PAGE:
He made the choice to become a dentist and ended up an accidental salesperson.

So you see, you are not alone. A lot of accidental salespeople have learned to sell on purpose. But first, they have had to make "The Choice."

You do, too.

You make The Choice when you consciously commit to your career in selling. In doing so, you gain a sense of purpose. Being able to say, "This is what I do," and say it with pride and certainty, sets in motion undreamed-of opportunities for success. Choosing to focus on becoming an excellent salesperson is liberating precisely because it eliminates other options you are free to pursue, sometimes to your detriment.

You can experience much the same feeling of liberation tonight by choosing to turn off the TV instead of flipping through channels to find something worth devoting your time to. Or, if you must watch TV, focus on one show to the exclusion of all the others, and take comfort in knowing that you've made the right choice and don't need to zip through the channels so you won't miss anything.

By not focusing, you miss everything.

That's The Choice.

Making the Commitment

Is sales right for you? "Hey, I was looking for a job when I found this one" is the mantra of millions of uncommitted workers today. When you make The Choice consciously and commit to your sales career, you gain a new sense of purpose. Adding that focus makes what you do more relevant.

Developing an obsession with doing things better is vital to success. Until you choose to do it better, no book, audio program, webinar, seminar, or personal growth guru can help you—no matter what your career.

Getting into sales accidentally makes it difficult, but certainly not impossible, to sell on purpose. Therefore, a crucial but simplistic step is to make some purposeful commitments:

• Make a commitment to yourself to succeed.

• Make a commitment to the company you represent.

• Make a commitment to your product or service.

• Make a commitment to your customers.

• Make a commitment to "do it better."

Bringing Good Ideas to the Table

An axiom is a self-evident truth. It requires no proof because it is so obvious. If you buy the axiom below, you are on your way to a fulfilling and rewarding sales career.

A corollary is something that naturally flows from the axiom and therefore incidentally or naturally accompanies or parallels it. Imagine that the corollary starts with the phrase, "It follows that ..."

You can master all of the sales skills and have abundant product knowledge and industry experience, but you will sell even better when you have good ideas to bring to the table. Ideas that make your client's business better make you a better salesperson. Let me explain.

One night after dinner, my friend Tom and I were reminiscing about our sales careers. Tom started his career as a wine salesperson. He called on grocery store managers trying to get them to stock cases of his company's products.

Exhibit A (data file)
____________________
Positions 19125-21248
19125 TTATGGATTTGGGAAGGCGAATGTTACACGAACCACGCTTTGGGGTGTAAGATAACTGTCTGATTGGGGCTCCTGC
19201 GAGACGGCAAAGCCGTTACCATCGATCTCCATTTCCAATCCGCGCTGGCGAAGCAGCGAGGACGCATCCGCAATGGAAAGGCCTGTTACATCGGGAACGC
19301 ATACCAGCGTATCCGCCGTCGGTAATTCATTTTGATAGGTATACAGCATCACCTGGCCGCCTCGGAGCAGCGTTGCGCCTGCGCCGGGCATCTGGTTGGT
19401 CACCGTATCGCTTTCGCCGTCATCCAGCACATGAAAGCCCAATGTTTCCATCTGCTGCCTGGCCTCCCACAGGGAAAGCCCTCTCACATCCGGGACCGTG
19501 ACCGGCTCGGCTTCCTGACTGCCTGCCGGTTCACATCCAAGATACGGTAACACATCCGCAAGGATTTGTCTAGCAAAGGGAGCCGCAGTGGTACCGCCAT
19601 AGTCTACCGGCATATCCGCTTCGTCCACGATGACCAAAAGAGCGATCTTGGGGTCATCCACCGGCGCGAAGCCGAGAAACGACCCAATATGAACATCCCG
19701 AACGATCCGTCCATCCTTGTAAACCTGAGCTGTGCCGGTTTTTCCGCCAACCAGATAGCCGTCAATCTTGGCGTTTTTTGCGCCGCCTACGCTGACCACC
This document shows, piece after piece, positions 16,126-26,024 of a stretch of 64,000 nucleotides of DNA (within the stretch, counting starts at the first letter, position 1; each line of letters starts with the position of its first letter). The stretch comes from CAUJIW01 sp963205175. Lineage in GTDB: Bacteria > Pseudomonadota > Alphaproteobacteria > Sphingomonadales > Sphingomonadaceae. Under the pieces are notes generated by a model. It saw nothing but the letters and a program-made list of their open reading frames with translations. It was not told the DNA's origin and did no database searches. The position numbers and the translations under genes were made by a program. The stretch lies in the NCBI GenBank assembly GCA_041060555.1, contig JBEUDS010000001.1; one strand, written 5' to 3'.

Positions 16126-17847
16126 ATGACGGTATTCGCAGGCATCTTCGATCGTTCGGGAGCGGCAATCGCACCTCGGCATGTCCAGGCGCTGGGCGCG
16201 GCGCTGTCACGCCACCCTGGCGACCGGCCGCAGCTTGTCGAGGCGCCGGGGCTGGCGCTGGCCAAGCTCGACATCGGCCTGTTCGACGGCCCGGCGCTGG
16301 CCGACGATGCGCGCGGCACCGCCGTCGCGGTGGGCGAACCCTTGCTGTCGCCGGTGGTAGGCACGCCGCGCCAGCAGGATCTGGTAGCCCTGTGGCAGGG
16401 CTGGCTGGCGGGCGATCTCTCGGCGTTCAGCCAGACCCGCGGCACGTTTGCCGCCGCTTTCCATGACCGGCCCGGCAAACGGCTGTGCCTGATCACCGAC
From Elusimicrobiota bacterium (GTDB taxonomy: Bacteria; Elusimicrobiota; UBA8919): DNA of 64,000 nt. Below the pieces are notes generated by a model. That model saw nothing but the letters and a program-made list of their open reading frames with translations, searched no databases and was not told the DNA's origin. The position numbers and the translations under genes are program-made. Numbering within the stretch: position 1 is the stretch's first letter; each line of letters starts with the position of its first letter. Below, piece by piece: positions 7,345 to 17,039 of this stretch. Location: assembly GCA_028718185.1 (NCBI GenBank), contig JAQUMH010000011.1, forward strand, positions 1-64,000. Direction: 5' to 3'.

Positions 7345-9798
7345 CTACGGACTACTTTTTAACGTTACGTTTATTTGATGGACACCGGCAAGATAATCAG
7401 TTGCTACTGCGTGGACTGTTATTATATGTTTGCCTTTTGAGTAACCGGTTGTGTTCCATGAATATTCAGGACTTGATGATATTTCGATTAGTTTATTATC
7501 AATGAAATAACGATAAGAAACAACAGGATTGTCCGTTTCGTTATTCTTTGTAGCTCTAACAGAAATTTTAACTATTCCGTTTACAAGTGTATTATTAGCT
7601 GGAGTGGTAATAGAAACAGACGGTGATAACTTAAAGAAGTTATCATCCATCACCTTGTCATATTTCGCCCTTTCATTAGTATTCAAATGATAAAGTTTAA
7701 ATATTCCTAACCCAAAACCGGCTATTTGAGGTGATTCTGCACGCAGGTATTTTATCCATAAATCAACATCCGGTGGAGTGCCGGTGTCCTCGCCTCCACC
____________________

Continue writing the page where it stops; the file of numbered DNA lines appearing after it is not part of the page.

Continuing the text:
Tom told me a story about one particular store manager who had agreed to purchase two cases of a Sangria-like summer wine. "My goal was to sell him 100 cases," Tom said. As Tom explained, it was a cold day in early spring, and while on his way to meet this manager at the store, he passed a boat dealer putting up a sign advertising preseason prices. This chance occurrence gave Tom an idea.

"You know what you ought to do?" Tom said to the grocery manager. "You ought to get a boat and put it at the front of your store so that people see it when they come in. Then we can fill the boat with cases of the wine to make the tie-in with boating and summer. It will really grab people's attention, and it should be a great way to merchandise this wine."

"Where am I going to get a boat?" the manager asked.

"Let me worry about that," Tom responded.

Tom then drove back to the boat dealer and introduced himself.

"How's business?" he asked.

"Pretty slow. There's still snow on the ground. Nobody is thinking about boating yet."

"You know what might help," Tom said. "You could put one of your boats in the grocery store about a mile from here. Thousands of people would pass by it and see the name of your business right before the season starts."

"How am I going to get the grocery store to let me put a boat in there?" the boat dealer asked.

"You leave that to me," Tom told him. "Could you trailer a boat to the store and get it set up inside?"

"I can trailer and set up a boat anywhere," the boat dealer replied.


Excerpted from THE ACCIDENTAL SALESPERSON by CHRIS LYTLE Copyright © 2012 by Chris Lytle. Excerpted by permission of AMACOM. All rights reserved. No part of this excerpt may be reproduced or reprinted without permission in writing from the publisher.
Excerpts are provided by Dial-A-Book Inc. solely for the personal use of visitors to this web site.

Table of Contents


Author's Note for the Second Edition....................vii
1 Making the Choice....................3
2 Using the Chart....................19
3 Meeting the Challenge....................37
4 Are You a Member of a Sales Department or Sales FORCE?....................53
5 Why You Must Quit Making "Sales Calls"....................65
6 Leveraging the Power of a Repeatable Process: Steps 1 and 2....................79
7 Getting in to See Anybody: Steps 3–9....................97
8 First Meeting Strategies: Step 10....................117
9 Transitioning from Needs Analysis to Proposal Meeting: Steps 11–13....................134
10 Writing Your Proposal: Step 14....................147
11 Making Your Presentation Like a Pro: Step 15....................160
12 "Closing" Is a Funny Word for It: Step 16....................169
13 Setting New Standards, Surpassing Old Limits....................191
14 Building Relationships Your Competitors Can't Steal....................203
15 Selling on Purpose with Purpose....................212